“ ‘I like good strong words that mean something,’ replied Jo, catching her hat as it took a leap off her head preparatory to flying away altogether.”
Somehow, it’s been over 20 years since fans of Louisa May Alcott’s beloved novel Little Women were gifted with a big-screen version of the novel, two whole decades since devotees of the March women got to spend a couple of hours in the company of literature’s most beloved sisters, more than 240 months since moviegoers howled, “Beeeeethhhh!” for hours on end. Grab your hankies, because that’s changing.
The Wrap reports that Sony is now working on a new adaptation of the material for a planned feature—and, no, it won’t be a reworked or reimagined take on the tale, because some things are so enduringly classic that they get to avoid that kind of madness wholesale—with Sarah Polley on board to write the script. Amy Pascal will produce the film as part of her new deal with the studio, alongside Denise Di Novi and Robin Swicord (who actually adapted the novel for the 1994 film version), giving it a lot of female firepower.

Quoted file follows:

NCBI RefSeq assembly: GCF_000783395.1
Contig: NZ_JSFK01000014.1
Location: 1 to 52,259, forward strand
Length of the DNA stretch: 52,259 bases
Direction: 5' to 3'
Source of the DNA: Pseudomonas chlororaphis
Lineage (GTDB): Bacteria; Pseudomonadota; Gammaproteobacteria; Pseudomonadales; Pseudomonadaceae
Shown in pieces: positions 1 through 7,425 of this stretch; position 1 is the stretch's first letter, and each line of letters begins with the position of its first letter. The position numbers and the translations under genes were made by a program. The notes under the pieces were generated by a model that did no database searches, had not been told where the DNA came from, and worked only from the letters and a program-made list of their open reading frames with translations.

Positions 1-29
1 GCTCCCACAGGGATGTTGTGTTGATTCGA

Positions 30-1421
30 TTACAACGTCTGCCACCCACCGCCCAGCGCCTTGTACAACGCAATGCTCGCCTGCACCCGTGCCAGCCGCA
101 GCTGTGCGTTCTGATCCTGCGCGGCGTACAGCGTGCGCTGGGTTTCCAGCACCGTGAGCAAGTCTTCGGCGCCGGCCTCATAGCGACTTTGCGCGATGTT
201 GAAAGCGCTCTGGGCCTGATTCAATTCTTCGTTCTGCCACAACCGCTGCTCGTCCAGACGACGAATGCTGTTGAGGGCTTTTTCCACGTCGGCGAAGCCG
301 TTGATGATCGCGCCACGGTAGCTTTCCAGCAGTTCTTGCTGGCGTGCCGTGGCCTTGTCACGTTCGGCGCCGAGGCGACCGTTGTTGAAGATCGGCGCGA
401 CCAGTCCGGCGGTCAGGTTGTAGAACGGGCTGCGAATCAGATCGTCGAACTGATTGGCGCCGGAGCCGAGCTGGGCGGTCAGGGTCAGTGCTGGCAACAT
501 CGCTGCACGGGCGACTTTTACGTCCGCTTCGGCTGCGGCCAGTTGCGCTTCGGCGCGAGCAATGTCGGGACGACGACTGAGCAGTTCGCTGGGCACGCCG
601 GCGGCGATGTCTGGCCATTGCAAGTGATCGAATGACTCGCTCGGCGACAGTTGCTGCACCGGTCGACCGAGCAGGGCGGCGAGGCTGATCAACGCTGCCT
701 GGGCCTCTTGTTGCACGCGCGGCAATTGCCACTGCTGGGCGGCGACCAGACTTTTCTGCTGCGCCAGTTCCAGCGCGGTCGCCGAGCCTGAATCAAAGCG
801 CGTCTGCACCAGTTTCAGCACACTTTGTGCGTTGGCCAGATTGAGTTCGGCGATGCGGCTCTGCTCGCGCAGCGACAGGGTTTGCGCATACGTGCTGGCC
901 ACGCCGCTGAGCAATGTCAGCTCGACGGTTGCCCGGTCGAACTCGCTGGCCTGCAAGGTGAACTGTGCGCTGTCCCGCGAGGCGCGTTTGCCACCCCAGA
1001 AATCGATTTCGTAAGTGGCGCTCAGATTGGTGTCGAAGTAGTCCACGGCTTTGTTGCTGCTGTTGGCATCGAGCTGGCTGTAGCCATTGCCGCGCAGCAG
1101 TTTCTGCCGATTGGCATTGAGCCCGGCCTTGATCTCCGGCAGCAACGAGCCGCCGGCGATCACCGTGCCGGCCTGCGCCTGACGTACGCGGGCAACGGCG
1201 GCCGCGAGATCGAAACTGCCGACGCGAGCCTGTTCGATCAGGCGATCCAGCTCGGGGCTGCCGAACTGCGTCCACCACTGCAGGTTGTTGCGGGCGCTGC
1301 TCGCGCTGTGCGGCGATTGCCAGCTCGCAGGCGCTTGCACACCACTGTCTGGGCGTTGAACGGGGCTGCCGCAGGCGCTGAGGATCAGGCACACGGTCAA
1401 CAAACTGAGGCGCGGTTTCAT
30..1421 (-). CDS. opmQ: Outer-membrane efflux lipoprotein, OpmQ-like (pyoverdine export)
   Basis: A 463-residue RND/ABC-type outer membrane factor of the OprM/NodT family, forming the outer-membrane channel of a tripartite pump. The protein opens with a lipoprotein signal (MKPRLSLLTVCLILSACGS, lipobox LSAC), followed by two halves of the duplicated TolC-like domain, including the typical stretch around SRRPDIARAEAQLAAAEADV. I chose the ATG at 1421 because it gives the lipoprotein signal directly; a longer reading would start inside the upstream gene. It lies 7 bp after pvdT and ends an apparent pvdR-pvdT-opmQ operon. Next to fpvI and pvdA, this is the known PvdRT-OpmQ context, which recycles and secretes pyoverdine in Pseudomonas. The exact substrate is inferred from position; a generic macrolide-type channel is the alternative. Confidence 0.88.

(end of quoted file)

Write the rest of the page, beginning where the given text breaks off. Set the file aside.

Although Polley’s typically writes and directs her own features—including Away From Her, Take This Waltz, and her documentary Stories We Tell—she is not yet locked in to helm the feature, and is believed to be putting her energies into writing the script before moving ahead with another role (private memo to Sarah Polley: please direct this).
Alcott’s book has frequently been adapted for both the big and small screens, though the best known versions are still George Cukor’s 1933 film (with Katharine Hepburn as Jo), Mervyn LeRoy’s 1949 take on the material (with Elizabeth Taylor as Amy), and Gillian Armstrong’s 1994 version (the one with Winona Ryder).
The classic story follows the lives and loves of the four March sisters (Jo, Beth, Amy, and Meg) after the end of the American Civil War. The book is loosely based on Alcott’s own family, which is perhaps why it is so vividly and lovingly written (and probably also why Jo March, who is based on Alcott, is such a driven writer), and why it makes me cry every single time I read it. Beeethhhh!